MINNEAPOLIS -- Safety Eric Reid explained his reason for kneeling in protest during the national anthem on Sunday night in a Q&A with reporters after the 49ers’ exhibition game against the Minnesota Vikings:
Q: You mentioned in the past you weren’t going to protest this season. What changed?
Reid: “I just had a change of heart. A lot of thinking. A lot of praying. Talking to Colin (Kaepernick). When we started last year, if you recall, we said our goal was to raise awareness and shed light on the issues that were happening in our country. I think we accomplished that goal. What I was upset about was the narrative, the false narrative, that were being told about us, people saying that we’re un-American, that we’re against police entirely and the military. That just wasn’t true. At first I thought that was a small sacrifice to pay to get the word out and raise awareness. I settled with thinking raising that awareness was victory.
"Then fast forward to Charlottesville and the country sees what an un- American protest really looks like. That’s when I had my change of heart. Because what Colin, Eli and I did was a peaceful protest fueled by faith in God to help make our country a better place. I feel I needed to regain control of that narrative and not let people say that what we’re doing is un-American, because it’s not. It’s completely American. We’re doing it because we want equality for everybody. We want our country to be a better place. So that’s why I decided to resume the protest.”
Q: Do other teammates express to you that they want to join you?
Reid: “A lot of guys said they wanted to show support. A lot of guys were standing with me, putting their hand on my shoulder, and it means a lot. They want to be involved. The anthem means a lot of things to different people. Some guys don’t feel comfortable kneeling, even though I’ve said a million and one times it’s not about being against the military. If that’s how they feel, that’s completely fine. I would never pressure anybody to take a knee. That’s just my way of doing it. But it means a lot they want to show support by standing with me.”
Q: Did you tell Kaepernick you were going to protest again?
Reid: “Yeah, I talked to Colin a couple times. We stay in touch, constantly. So I did tell him.”
Q: Will you protest throughout the season?
Reid: “I do plan on that, yes.”
Q: You didn’t talk to Kyle Shanahan, but he said you talked to the public relations staff. What plans do you have in expressing to the organization why you’re doing this?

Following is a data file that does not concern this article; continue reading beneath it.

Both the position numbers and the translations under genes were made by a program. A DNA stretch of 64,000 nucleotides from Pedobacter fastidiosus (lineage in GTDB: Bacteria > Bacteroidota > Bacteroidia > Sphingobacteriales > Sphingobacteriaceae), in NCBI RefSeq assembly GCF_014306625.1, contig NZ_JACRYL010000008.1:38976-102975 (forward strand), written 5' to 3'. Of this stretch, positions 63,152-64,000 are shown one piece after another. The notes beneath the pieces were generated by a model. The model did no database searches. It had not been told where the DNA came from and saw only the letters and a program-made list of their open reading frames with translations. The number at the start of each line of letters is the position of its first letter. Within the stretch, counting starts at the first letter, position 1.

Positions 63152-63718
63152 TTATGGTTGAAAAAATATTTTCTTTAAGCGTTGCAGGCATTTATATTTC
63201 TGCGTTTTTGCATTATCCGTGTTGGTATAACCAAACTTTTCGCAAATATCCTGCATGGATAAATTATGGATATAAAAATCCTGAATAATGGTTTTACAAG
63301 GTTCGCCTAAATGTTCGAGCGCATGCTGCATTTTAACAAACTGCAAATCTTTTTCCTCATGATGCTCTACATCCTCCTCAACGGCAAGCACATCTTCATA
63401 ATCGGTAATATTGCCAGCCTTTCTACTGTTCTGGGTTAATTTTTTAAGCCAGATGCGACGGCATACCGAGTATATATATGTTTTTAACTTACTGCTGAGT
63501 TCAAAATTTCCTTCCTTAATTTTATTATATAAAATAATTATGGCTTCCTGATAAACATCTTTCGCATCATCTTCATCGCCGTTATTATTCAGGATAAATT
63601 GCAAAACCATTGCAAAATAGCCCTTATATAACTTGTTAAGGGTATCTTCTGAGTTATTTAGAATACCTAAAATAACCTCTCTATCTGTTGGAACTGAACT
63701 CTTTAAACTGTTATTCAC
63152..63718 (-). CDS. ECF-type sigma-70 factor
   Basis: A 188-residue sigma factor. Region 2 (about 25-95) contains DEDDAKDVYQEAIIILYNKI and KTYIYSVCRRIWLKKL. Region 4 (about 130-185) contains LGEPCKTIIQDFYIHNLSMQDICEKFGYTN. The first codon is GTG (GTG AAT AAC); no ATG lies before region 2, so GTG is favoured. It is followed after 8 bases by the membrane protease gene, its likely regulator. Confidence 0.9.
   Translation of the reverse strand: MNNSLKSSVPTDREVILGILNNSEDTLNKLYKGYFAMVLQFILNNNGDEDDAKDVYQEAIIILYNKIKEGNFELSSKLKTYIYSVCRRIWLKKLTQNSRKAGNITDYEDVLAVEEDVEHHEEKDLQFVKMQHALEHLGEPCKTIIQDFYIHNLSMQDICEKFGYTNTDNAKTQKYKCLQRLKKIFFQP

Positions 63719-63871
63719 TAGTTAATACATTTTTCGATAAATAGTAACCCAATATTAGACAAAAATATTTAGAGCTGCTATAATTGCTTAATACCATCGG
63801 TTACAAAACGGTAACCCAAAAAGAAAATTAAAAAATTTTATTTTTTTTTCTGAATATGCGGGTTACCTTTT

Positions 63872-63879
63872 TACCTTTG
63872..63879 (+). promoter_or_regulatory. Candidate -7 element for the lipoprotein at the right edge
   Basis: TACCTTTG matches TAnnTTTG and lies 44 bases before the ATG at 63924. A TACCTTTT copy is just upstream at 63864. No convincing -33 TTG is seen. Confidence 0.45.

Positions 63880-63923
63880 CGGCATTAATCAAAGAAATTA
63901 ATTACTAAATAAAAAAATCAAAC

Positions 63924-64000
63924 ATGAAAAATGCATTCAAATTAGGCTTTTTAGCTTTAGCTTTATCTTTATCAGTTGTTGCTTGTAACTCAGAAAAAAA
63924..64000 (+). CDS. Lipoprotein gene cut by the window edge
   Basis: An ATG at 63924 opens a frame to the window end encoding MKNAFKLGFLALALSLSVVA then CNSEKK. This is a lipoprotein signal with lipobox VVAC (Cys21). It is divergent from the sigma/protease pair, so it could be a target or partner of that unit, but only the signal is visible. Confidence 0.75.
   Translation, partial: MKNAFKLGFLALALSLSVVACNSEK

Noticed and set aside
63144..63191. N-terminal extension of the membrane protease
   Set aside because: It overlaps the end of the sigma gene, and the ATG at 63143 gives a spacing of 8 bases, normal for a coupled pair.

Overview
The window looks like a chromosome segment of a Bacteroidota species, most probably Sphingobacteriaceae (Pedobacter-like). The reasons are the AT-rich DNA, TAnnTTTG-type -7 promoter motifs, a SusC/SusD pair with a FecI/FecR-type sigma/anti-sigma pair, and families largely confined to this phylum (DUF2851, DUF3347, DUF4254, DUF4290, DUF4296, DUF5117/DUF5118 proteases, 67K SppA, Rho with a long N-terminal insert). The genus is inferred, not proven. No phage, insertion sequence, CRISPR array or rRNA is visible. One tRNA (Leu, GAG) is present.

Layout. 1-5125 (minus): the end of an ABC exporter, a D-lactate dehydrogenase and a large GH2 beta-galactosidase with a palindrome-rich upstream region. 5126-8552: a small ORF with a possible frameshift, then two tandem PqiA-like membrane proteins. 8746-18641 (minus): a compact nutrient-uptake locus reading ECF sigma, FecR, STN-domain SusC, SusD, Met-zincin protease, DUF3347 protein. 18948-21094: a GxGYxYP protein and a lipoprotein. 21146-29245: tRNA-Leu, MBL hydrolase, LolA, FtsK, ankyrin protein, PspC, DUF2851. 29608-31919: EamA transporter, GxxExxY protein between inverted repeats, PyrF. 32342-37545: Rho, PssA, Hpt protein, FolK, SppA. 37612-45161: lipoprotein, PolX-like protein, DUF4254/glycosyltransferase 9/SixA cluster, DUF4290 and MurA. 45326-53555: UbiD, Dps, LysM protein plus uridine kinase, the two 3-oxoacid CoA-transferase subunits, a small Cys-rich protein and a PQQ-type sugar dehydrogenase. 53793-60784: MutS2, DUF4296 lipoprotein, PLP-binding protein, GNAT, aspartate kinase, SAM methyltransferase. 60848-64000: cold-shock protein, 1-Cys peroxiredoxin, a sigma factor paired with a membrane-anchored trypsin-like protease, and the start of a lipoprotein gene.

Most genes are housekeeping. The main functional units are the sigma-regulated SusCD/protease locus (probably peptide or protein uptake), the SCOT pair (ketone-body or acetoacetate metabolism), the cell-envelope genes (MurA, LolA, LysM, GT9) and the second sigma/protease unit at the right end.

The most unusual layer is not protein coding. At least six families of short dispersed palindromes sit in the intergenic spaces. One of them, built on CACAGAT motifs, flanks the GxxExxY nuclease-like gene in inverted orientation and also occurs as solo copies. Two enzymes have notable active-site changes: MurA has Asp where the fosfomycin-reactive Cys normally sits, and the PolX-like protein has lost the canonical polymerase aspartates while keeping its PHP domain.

Reid: “Well I had a talk with (49ers CEO Jed York) last year and he told me how he felt about the situation, that he believes it’s my right to do so and he wasn’t going to say anything to make me feel like I need to stop doing it. I think that’s awesome that he just has good heart and allows me to do it.”
Q: On Marquise Goodwin’s support because he traveled to Africa this offseason with Kaepenrick?
Reid: “I think so. That trip they took to Africa, Marquise has told me it was very impactful for him. It is really hard to describe the feeling being African-American and take a trip to Africa the first time. My wife was born in South Africa and I remember when I went there the first time just the feeling I felt, it felt like home and it felt good to be there. So I can’t speak for him but I can imagine that trip helped him with that decision today.”
Q: Is part of this, you see people protesting around the league and you feel you need to finish what you started?
Reid: “It’s kind of validation in the sense that people really see what we were talking about last year is real. I don’t think anybody doubted it was real. But it just means more people want to be involved and speak up about the issues that we have in our country.”
Q: As someone who is scheduled to be a free agent next year, did you think about how other teams might view this?
Reid: “I have. This has been fueled by my faith in God. That’s the only reason I do it. You can’t serve God and money. So if I’m not on the team next year, I’ll be at home unhappy that I’m not on the team, but I’ll be satisfied knowing that I did what I believed was right, and that’s being a voice for the voiceless and standing up for the oppressed.”
Q: Were you honoring Kaepernick with a kiss of his biceps after making a tackle?
Reid: “I did it last week and I don’t think anybody noticed. It’s just a shout-out to my brother. I miss him and hopefully I’ll see him on the field one day.”
Q: Who had their hand on his back during the anthem beside Marquise Goodwin and Eli harold?
Reid: “There were a couple of guys. I think Dontae (Johnson). I’d have to look at a picture. But I do feel there were a bunch of people supporting me, so it felt good.”